Bank of Italy released the government debt statistics for June. As always a few entries are not quite up to date but they still allow for some important conclusions.

Table 5 includes monthly statistics by holding sector. ‘Resident MFIs’ increased their holdings during 2012 from €515,58bn in December 2011 to €607,69bn in May (+€92.11bn), ‘Other Resident Financial Institutions’ from €291,48bn to €315.21bn (+€23.73bn) and ‘Other Residents’ from €261.87bn to €333.91bn in April (+€72.04bn). It is clear that resident MFIs and other residents were the main drivers of the increase in resident holdings of Italian government debt. On the other hand, ‘Non Residents’ decreased their holdings from €739.51bn to €619.34bn in April (-€120.17bn or 16% of their holdings). In December 2011 residents held 61% of total government debt while in April the percentage increased to 68%, a change of more than 6% in 4 months time.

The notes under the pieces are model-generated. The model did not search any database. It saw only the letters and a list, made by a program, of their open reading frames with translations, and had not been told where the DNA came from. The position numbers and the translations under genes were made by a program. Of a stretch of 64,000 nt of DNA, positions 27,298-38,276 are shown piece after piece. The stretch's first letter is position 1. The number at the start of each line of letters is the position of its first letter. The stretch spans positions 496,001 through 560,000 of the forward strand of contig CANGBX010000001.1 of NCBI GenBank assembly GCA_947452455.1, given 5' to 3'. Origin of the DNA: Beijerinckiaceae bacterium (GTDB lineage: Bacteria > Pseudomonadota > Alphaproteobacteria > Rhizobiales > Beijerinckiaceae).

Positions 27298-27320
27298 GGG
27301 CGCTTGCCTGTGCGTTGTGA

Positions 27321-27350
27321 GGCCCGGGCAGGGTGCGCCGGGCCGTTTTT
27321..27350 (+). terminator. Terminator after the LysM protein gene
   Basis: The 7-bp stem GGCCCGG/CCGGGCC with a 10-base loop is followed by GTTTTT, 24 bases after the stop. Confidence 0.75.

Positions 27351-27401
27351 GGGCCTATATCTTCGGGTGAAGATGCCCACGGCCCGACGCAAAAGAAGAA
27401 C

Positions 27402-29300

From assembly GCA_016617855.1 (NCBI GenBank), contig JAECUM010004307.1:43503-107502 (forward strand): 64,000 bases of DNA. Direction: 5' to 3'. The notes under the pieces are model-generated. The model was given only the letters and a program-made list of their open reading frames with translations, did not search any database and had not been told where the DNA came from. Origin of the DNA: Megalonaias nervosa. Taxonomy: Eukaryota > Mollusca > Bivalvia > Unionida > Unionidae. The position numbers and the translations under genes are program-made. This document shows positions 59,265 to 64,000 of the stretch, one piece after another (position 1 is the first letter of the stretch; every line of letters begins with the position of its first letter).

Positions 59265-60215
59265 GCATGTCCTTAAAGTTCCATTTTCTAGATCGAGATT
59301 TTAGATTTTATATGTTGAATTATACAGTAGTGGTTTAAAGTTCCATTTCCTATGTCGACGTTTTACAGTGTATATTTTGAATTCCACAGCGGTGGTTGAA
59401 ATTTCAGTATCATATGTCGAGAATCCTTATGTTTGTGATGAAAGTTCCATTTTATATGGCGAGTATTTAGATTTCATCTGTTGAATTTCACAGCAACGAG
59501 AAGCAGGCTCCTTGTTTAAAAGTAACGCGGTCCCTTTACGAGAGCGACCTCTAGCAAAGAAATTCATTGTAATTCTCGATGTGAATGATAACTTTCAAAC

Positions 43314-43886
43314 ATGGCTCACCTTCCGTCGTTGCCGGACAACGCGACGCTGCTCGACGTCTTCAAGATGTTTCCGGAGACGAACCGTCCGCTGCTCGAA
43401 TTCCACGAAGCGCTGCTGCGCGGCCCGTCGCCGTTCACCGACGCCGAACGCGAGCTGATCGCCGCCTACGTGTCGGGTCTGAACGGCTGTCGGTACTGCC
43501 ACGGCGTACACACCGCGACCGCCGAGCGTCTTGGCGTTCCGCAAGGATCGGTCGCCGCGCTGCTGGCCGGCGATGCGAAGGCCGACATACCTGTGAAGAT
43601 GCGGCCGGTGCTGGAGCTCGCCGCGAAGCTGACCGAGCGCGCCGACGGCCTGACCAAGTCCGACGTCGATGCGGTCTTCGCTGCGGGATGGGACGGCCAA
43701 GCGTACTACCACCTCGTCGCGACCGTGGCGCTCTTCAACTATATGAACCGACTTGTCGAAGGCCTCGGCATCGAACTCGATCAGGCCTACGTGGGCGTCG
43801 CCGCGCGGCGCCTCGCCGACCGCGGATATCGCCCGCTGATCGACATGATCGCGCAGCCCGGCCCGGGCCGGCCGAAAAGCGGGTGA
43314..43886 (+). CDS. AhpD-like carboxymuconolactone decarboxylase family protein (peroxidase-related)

Overall, government debt increased by €75.06bn during the first half of 2012, compared with €58.76bn in the first half of 2011 and €55.74bn for the whole of 2011, an increase of more than 4.75% of GDP from 120.1% to 124.9% GDP. Given the fact that Italy is already in a deep recession (with quarterly GDP dropping 0.7-0.8% in 2012Q1 and Q2) government debt is on a path to quickly reach 130% of GDP (although around 6% will be held by Bank of Italy).

Based on OECD data, if this pattern of a loss of 0.7% of GDP quarterly continues, Italy will be back to 2001 GDP levels by the end of 2012 and pre-Euro in the mid-2013.

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